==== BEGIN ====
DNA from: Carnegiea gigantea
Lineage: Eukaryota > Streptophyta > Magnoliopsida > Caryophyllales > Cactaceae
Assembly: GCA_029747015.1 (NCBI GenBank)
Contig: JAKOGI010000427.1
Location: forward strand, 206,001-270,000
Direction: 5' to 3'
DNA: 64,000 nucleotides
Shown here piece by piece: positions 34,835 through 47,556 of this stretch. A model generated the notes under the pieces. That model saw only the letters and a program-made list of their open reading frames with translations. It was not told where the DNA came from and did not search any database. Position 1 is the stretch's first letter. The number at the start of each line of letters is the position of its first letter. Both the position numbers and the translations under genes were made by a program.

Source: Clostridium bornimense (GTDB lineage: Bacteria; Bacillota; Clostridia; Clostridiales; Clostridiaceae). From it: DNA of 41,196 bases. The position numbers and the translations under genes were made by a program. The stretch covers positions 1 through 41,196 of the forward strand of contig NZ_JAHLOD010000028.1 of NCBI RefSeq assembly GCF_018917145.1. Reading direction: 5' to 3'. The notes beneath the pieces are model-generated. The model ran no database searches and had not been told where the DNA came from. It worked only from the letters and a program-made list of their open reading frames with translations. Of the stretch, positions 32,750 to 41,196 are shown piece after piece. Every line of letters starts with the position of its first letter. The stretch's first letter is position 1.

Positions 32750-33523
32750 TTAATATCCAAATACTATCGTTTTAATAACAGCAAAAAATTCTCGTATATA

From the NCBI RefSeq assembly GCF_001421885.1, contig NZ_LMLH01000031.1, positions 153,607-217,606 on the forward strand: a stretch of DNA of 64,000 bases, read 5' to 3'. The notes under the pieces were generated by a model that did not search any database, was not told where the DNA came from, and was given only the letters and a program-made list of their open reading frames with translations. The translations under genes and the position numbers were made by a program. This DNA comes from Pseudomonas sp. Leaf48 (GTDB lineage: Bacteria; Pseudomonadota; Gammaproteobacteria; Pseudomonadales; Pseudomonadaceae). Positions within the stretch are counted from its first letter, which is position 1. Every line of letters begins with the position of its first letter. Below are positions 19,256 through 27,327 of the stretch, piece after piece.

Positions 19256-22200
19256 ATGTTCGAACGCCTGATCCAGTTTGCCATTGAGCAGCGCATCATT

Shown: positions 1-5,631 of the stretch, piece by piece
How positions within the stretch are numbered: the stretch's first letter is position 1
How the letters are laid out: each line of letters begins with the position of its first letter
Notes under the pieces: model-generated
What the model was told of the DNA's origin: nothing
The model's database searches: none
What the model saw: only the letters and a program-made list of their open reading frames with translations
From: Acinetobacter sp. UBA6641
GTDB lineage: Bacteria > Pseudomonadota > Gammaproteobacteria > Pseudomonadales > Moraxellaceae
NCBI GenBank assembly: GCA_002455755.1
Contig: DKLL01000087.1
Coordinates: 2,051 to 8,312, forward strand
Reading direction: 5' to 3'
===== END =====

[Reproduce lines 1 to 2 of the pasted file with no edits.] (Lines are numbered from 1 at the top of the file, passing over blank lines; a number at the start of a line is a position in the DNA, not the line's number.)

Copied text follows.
DNA from: Carnegiea gigantea
Lineage: Eukaryota > Streptophyta > Magnoliopsida > Caryophyllales > Cactaceae